For even more waterfalls, continue on Wainuenue about a mile and you will cross over a bridge with views of another waterfall in the area called Wai’ale falls. You can only view the waterfall from the bridge area, park on the side and walk on the bridge to see the wonderful waterfall action in front of you.

Tip – be careful of ongoing traffic in the area and view the waterfalls on the walkway area

Hike to Narnia

Hike to Narnia

A slightly more challenging hike would be to visit the Narnia area where five waterfalls drop into this area of pools and spillover watershed and gorgeous views of the valley area. It’s about an hour and a half hike to visit Narnia each direction and mostly on a dirt fire road until you get to the cutoff point and go directly in a woody forest area where the waterfalls magically appear in the distance. As with all things in Hawaii water conditions change rapidly and swimming is only advisable if the water is calm and not running rapidly down the river.

Wailuku River State Park

All the rivers and tributaries upstream are part of the Wailuku River State Park and most of them are accessible with viewing platforms and some short hikes in the. It is not advisable to swim in this river with changing conditions even with locals in the know.

But, check out this video of what you should never try to do over Rainbow falls (these are kayak pros) and probably illegal to do in the area.

Tips to visiting Rainbow falls and the surrounding falls

Stay on the observation points to the falls, there are signs for no hiking or climbing the areas around the falls

Bring plenty of mosquito spray since it is forested area

Swimming is dangerous around the waterfalls and unpredictable so it is advised not to swim in any of the reservoirs or pool areas even with locals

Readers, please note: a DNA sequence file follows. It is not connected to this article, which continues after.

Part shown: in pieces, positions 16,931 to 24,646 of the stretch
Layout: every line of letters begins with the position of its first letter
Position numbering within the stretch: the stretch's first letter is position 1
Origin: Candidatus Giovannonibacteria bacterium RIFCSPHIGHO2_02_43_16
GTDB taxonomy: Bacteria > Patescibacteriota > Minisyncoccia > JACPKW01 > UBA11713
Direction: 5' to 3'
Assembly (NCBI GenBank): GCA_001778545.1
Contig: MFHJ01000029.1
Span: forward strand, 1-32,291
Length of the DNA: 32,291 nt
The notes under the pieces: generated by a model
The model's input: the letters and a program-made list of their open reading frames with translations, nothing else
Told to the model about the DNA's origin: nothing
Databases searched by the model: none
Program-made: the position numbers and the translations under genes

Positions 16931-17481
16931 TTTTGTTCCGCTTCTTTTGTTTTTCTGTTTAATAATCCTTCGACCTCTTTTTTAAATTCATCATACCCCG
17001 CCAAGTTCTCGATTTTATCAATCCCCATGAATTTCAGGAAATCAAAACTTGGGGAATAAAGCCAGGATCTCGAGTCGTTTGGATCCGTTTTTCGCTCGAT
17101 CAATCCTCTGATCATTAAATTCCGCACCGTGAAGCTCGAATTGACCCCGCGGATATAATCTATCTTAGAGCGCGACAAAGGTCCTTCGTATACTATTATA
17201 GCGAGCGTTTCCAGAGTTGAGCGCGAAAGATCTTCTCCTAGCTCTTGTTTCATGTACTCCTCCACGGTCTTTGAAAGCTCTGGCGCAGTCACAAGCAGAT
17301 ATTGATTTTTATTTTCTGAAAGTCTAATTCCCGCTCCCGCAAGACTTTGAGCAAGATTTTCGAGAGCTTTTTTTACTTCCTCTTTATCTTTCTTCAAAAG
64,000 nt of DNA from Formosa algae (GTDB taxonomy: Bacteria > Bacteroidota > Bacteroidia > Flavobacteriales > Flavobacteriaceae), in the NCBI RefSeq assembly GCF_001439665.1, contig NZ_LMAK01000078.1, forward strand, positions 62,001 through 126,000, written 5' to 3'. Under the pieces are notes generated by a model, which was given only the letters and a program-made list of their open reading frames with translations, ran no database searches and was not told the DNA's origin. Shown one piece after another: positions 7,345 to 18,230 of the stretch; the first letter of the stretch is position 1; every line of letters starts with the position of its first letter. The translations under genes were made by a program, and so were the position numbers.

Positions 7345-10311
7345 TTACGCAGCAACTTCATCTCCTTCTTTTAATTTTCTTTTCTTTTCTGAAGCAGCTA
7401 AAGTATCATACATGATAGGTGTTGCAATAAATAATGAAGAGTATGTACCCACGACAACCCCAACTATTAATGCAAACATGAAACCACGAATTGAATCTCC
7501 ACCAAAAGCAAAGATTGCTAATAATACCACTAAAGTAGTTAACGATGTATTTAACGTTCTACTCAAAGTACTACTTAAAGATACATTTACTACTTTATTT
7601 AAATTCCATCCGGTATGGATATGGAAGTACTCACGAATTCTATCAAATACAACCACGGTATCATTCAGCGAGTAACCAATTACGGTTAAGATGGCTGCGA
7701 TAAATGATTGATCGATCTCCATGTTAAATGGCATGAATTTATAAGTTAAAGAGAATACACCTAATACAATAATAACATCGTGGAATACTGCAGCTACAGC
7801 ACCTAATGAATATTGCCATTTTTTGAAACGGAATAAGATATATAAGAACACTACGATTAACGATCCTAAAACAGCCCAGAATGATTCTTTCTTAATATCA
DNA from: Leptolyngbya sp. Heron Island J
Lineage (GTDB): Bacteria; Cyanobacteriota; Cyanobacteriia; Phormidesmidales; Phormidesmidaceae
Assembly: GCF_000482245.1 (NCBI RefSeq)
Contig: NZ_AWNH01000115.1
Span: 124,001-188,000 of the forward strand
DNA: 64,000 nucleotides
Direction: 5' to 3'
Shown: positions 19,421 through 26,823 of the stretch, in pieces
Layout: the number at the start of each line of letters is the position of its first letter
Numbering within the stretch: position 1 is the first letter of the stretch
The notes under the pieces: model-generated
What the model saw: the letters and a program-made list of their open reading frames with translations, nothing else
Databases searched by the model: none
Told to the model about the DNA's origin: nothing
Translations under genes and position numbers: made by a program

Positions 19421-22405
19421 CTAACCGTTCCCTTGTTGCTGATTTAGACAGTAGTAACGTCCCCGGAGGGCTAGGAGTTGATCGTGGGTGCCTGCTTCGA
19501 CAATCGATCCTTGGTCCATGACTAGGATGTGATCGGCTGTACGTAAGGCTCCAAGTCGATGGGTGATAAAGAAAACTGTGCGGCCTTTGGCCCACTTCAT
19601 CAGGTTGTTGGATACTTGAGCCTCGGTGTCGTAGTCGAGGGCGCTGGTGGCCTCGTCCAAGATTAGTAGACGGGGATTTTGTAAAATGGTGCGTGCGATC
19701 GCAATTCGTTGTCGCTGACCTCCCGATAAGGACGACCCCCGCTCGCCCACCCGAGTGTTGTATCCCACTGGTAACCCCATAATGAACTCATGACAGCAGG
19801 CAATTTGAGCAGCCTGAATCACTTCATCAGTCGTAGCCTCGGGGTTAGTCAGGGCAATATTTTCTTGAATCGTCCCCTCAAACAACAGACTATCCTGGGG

Even though it is tempting, avoid climbing the large banyan trees, they are slippery and contain fire ants that leave really painful bites and are very itchy.

Easy enough to drive and take pictures at the observation areas to enjoy. But climbing and swimming is dangerous and illegal in most of these waterfall areas at Wailuku River State Park.

Other things to do Around Hilo Area

Other things to do Around Hilo Area

If you plan on visiting Hilo and staying longer, check out my post on visiting Hilo town and attractions around the town to explore including:

visit historic downtown Hilo

Check out the cool caves above Hilo at Kaumana Caves State Park

Visit Hilo’s cool museums and art galleries

Tour the Lili’uokalani gardens off Banyan Drive

Coconut island on Hilo Bay

Family friendly fun at the Hilo Panaewa Zoo

Enjoy some beach time at Richardson Ocean Park

Stroll around the Hilo Farmers market

Enjoy some outdoor recreation on family friendly Reeds Bay Beach Park

Explore the pools, lagoons and coves around Carlsmith Beach Park

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Conclusion on Rainbow falls in Hilo pinterest pin

Conclusion on Rainbow falls in Hilo

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Meet Noel Morata

Noel Morata is the creator of This Hawaii Life along with a small team of contributors. Living on the Big Island and traveling regularly to the neighbor islands, Noel and team actively search and share the latest information and updates to Hawaii travel, food, adventure and various lifestyle activities on the islands for your planning and vacation. Aloha and enjoy This Hawaii Life.